The main focus in this article is systemic governance, which is concerned with the competition, cooperation, and mutual adjustment between organizations in business and/or policy systems – academic and policy related interest in governance has grown with the increase in complexity of business and policy environments. Most such environments are characterized by the interaction of organizations and of groups working within and across organizations. Sport is no exception here. If we think about the role of media interests, major sponsors, players’ agents, the major clubs and their share holders in professional sport, we see an ever more complex field of activity. Indeed, in the contemporary setting, it is unlikely to think in terms of a national or international governing body as being the sole author of its own sport’s destiny. Various groups of stakeholders such as government officials, owners of clubs etc. are able to negotiate with others and to apply pressure to have their own interests met. Thus the old, hierarchical model of the government of sport, the top-down system, has given way to a complex web of interrelationships between stakeholders in which different groups exert power in different ways and in different contexts by drawing on alliances with other stakeholders. While thinking about the role of governments, owners, clubs, players, spectators, and the wider community in the system, the complexity of this field is evident. This complicated set of relationships is characterized by interactions of organizations and groups, which are working within and across organizations. Thus, we intend to restrict our comments to three such actors, owners of clubs, governments, and players.

Method

To investigate the nature of the strategic context and the explanations/actions of strategic actors, the authors employed qualitative content analysis of textual materials to document its claim to reflect experiences of the phenomena by reference to the collected data. The study, conducted over one year (2007-08) by the first two of the authors, draws on materials from analysis of data, including key government policy documents, academic papers, and media commentaries etc., both in Japan and Taiwan. A review of the literature provides accounts of the two professional baseball contexts since 1990 (the year which CPBL set up) to 2008. Gathering of data helped to map out a picture of the structural context of the two professional baseball systems. In this study, we reviewed 21 academic materials, 24 media articles and 5 government reports. As a result, our research was conducted by secondary data from the above three main documents. Eighty-three commentaries were identified to conduct this research. Table 1 below provides a summary of the key actors identified and the approaches adopted to obtaining data relating to their own commentaries.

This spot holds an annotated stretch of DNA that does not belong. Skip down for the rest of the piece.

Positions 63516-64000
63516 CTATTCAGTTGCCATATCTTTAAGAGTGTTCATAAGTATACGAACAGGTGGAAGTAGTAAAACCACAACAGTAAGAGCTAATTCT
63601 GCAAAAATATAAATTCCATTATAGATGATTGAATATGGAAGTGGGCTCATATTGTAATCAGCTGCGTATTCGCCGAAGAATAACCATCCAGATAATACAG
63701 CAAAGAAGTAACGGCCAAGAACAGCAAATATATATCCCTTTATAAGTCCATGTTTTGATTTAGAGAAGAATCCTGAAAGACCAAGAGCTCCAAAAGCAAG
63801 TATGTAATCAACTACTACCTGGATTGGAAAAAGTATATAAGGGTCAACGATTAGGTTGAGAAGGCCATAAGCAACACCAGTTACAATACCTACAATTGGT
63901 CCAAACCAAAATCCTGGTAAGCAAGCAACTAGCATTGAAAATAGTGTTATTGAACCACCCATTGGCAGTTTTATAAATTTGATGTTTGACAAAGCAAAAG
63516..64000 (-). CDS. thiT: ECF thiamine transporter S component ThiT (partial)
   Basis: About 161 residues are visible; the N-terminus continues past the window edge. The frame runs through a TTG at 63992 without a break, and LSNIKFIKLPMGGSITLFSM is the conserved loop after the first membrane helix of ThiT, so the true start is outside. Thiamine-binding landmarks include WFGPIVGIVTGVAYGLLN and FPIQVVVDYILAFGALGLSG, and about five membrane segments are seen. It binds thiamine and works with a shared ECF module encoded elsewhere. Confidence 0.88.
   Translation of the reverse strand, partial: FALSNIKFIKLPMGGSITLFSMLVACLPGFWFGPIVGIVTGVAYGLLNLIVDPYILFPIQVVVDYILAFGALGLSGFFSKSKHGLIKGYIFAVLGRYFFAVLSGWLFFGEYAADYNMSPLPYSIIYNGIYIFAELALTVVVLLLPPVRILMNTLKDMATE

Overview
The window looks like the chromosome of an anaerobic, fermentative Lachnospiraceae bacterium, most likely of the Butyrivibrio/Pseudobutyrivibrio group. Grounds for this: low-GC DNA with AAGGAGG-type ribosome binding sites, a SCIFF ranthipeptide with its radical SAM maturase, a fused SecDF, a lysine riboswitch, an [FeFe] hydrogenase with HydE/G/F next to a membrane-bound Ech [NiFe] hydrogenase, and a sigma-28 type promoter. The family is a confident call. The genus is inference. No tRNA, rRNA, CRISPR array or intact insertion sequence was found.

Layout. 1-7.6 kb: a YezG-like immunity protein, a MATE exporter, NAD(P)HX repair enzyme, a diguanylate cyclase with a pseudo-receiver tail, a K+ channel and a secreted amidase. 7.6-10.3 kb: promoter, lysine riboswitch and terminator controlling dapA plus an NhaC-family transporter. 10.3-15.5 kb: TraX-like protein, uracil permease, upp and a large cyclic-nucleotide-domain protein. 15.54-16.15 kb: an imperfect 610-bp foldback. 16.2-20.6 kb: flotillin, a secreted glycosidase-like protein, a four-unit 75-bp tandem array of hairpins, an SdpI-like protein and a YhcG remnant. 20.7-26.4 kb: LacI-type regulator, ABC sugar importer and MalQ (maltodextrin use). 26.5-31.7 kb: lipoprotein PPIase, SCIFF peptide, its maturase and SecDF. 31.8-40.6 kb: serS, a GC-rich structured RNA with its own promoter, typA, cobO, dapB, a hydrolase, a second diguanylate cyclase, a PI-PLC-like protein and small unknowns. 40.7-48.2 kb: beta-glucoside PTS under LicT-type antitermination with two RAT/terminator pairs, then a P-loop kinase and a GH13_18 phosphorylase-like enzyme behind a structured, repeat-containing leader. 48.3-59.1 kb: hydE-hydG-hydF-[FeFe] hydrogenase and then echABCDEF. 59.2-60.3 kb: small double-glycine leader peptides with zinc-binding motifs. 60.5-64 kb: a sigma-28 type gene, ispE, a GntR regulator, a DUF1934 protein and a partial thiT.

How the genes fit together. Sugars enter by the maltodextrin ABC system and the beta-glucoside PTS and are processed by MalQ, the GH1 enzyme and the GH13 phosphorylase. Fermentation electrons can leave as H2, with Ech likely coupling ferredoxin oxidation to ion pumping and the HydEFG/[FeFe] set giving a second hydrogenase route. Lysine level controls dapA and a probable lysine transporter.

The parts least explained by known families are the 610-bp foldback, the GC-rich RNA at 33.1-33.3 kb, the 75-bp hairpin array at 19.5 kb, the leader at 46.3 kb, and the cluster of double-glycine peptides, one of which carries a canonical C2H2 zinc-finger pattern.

Table 1
The Summary of Commentaries of Stakeholders and other Commentators

Government Reports Media Commentaries Academic papers Total
Japan Taiwan Japan Taiwan Japan Taiwan
Owners 1 3 4 8 6 8 30
Governments 3 4 4 7 4 6 28
Players 3 4 4 9 9 11 40
Total 7 11 12 24 19 25 98

Discussion

Owners of Clubs

Generally, the growth and prosperity of organizations are not considered bonanzas for individual actors, but are valuable ends in themselves (Trompenaars & Hampden-Turner, 1997). Owners tend to put the clubs in the promotion department and recognize that the main purpose of possession of the team is to promote the brand of products, outstanding image of enterprise, and good public relations to the mass etc. In Japan for example, Yomiuri Shimbun and Chunichi Shimbun use teams for sale promotions. The Hanshin Electric Railway Co., Ltd and Seibu Group used teams for the tickets’ revenue and urban development along its railway line, and the ORIX Corporation obtained good reputation and credit from its club. However, it has been seen that except for the Yomiuri Giants, the Hanshin Tigers and Hiroshima Toyo Carp, all clubs are operating through a great support, often as much as three billion Japanese Yen or about US$ 25 million, from their parent companies (Nihon Keizai Shimbun, 2004; 2005). A considerable rise in the salaries of players recently is often criticized, but, from the start of the professional league, parent companies still pay the difference as an advertisement (Kobayashi, 2004). Again, this is because there are ‘extra’ recognized benefits which these parent companies expect to obtain from the baseball clubs, even though they are ‘losing’ money by investing in this industry. This is evident in Taiwanese professional baseball systems as well, where most clubs are in a ‘red’ negative profit condition in terms of financial investment.